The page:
- Do our personal data handling activities fall within the scope of the PDPA?
If your business is based in Thailand and you process personal data, the PDPA will apply to your data processing activities regardless of whether such activities take place inside or outside Thailand.
The PDPA not only applies to businesses collecting personal data directly from individuals, say for example a retail company’s collection of customer data acting as a so called ‘data controller’ but also applies to companies that process personal data on behalf of a data controller, say for example by an online data storage business acting as a so-called ‘data processor’.
Finally, regardless of whether your company has a presence in Thailand, it may still fall under the jurisdiction of the PDPA if it is in any way involved in the processing of personal data of individuals physically located within the Kingdom.
- Do we offer goods and/or services to individuals physically located in the Kingdom of Thailand?
- If your business is based outside Thailand but you process personal data of individuals physically located in Thailand with a view to offering goods or services to these individuals, e.g. through a website, your activities are subject to the relevant provisions of the PDPA.
- Do we monitor the behavior of individuals physically located in the Kingdom of Thailand?
- If your business is located outside Thailand but you conduct behavioral surveillance activities of individuals located in Thailand by using cookies and other tracking methods via your company’s website or app, you will also fall within the purview of the PDPA.
- If your business is located in Thailand and you are operating cameras within your office space to monitor the behavior of individuals then you also fall within the scope of the PDPA.
Kick-Starting Compliance – Some Key Principles to Keep in Mind
Because the PDPA was mainly based on and has adopted various concepts taken from the EU’s GDPR and other major data protection laws around the world, many companies that have an already existing set of data protection policies and procedures in place may not need to undertake too many changes in order to bring themselves into compliance with the Thai PDPA.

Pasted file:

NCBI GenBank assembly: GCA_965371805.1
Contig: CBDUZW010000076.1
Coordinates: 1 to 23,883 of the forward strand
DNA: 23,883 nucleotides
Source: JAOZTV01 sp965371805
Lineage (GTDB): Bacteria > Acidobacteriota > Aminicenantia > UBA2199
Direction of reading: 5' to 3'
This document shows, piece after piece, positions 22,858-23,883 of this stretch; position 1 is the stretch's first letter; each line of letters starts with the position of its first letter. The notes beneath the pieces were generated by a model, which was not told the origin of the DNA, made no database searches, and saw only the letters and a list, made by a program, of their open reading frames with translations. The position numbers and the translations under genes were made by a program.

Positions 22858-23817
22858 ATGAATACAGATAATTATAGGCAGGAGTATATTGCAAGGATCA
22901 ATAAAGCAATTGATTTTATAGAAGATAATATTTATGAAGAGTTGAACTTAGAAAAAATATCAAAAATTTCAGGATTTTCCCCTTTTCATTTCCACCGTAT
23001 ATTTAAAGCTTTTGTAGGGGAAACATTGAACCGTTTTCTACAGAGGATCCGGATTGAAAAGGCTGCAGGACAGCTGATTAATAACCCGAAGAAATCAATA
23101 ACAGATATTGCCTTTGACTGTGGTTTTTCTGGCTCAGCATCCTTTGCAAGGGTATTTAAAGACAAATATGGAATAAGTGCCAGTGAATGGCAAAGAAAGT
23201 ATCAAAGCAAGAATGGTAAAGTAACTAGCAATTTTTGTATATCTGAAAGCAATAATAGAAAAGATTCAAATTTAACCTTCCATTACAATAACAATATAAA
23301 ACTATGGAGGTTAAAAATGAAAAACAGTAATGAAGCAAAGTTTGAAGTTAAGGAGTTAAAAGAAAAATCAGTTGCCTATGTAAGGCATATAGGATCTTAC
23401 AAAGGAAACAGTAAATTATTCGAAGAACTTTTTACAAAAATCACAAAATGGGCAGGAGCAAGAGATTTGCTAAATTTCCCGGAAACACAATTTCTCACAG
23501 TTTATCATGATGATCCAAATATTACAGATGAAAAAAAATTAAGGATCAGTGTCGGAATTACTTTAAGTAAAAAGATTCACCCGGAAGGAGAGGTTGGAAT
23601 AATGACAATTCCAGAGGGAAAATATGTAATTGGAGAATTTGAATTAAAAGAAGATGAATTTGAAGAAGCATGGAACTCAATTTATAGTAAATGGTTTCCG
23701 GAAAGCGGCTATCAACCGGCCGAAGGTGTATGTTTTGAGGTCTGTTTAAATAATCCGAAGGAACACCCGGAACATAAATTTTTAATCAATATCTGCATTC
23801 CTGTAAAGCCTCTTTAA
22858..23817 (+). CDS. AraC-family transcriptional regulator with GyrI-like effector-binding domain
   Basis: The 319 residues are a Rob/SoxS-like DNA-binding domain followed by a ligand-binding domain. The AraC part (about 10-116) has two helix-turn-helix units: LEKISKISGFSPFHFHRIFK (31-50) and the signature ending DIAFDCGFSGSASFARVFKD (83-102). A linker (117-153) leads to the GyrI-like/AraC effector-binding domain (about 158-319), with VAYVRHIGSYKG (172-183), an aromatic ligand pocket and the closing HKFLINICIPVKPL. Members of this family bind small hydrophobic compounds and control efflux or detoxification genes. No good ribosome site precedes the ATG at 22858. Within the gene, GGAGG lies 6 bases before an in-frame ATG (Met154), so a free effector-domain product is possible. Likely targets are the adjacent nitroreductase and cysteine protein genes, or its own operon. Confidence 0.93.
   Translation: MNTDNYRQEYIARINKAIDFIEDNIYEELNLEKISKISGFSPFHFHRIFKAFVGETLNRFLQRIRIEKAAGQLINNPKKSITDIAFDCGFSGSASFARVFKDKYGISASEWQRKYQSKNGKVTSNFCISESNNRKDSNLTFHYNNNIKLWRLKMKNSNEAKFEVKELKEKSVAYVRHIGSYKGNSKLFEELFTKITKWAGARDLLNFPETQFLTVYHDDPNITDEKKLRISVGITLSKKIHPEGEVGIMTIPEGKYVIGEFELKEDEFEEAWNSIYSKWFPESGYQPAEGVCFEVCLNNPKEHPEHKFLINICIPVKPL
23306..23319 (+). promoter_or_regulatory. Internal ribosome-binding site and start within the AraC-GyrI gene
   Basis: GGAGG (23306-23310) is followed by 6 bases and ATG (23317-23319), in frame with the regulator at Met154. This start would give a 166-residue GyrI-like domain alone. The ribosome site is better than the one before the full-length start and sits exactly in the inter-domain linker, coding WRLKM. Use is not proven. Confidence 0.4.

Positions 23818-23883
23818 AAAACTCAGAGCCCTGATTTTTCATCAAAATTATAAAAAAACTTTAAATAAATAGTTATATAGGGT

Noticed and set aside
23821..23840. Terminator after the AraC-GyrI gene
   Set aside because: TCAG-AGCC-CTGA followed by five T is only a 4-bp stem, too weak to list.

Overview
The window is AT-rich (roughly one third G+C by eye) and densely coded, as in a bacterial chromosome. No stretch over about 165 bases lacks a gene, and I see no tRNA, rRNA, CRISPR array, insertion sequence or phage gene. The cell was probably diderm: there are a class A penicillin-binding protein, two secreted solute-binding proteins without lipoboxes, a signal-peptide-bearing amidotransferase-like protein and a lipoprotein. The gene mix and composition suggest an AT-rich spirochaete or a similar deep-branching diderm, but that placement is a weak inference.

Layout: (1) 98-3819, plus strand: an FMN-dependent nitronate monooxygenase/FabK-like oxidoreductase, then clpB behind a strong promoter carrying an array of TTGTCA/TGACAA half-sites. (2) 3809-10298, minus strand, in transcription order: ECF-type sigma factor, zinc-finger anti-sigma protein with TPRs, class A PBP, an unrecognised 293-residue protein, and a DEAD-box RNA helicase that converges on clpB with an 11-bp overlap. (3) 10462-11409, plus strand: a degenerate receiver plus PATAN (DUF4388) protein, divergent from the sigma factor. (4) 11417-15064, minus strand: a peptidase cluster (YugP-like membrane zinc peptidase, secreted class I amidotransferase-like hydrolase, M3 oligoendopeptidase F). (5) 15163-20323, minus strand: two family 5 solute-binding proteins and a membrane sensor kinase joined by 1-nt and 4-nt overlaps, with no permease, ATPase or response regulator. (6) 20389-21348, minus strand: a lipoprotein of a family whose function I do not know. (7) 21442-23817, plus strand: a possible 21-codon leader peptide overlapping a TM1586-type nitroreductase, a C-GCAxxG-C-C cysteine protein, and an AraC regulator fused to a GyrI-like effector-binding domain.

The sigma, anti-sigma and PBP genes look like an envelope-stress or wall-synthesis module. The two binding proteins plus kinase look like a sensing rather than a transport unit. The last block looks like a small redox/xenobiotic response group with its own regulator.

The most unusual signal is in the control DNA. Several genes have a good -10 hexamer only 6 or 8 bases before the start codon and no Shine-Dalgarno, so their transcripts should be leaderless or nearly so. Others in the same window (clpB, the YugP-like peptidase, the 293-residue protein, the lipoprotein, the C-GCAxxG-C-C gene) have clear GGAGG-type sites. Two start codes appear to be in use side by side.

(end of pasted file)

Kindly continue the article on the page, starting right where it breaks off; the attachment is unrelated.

In summary, businesses must:
- have a valid legal basis for processing personal data such as having obtained prior consent of the individuals whose personal data is being processed;
- in the form of a privacy notice provide a sufficient description of the information being collected and why to the individuals from whom the data is being collected ;
- implement appropriate security measures to prevent the loss of, unauthorized access to, or alteration or disclosure of data in accordance with the minimum standards set out by the Personal Data Protection Committee;
- adequately uphold the rights of individuals to control over their own data by implementing appropriate technical and organizational measures to ensure the ability to satisfy any request from any individual regarding such data without undue delay; and
- keep written or electronic records of data processing activities in order to demonstrate compliance with PDPA requirements.
DFDL and PDPA Compliance Catered to YOUR Organization
While the tips above will help organizations to better understand and realize their compliance obligations, some organizations may require a greater level of assistance from attorneys and services providers.
How can DFDL help you in adopting an appropriate level of compliance? DFDL is able to provide organizations in Thailand with compliance assistance and products catered to your specific needs. Please feel free to contact any of the authors of this publication to see how we can assist in kick-starting or further developing your compliance efforts.
Authors & Contacts
Regional Senior Legal Adviser
Deputy Head of Regional Banking and Finance
Thailand Tax Director
Head of Regional Compliance & Investigations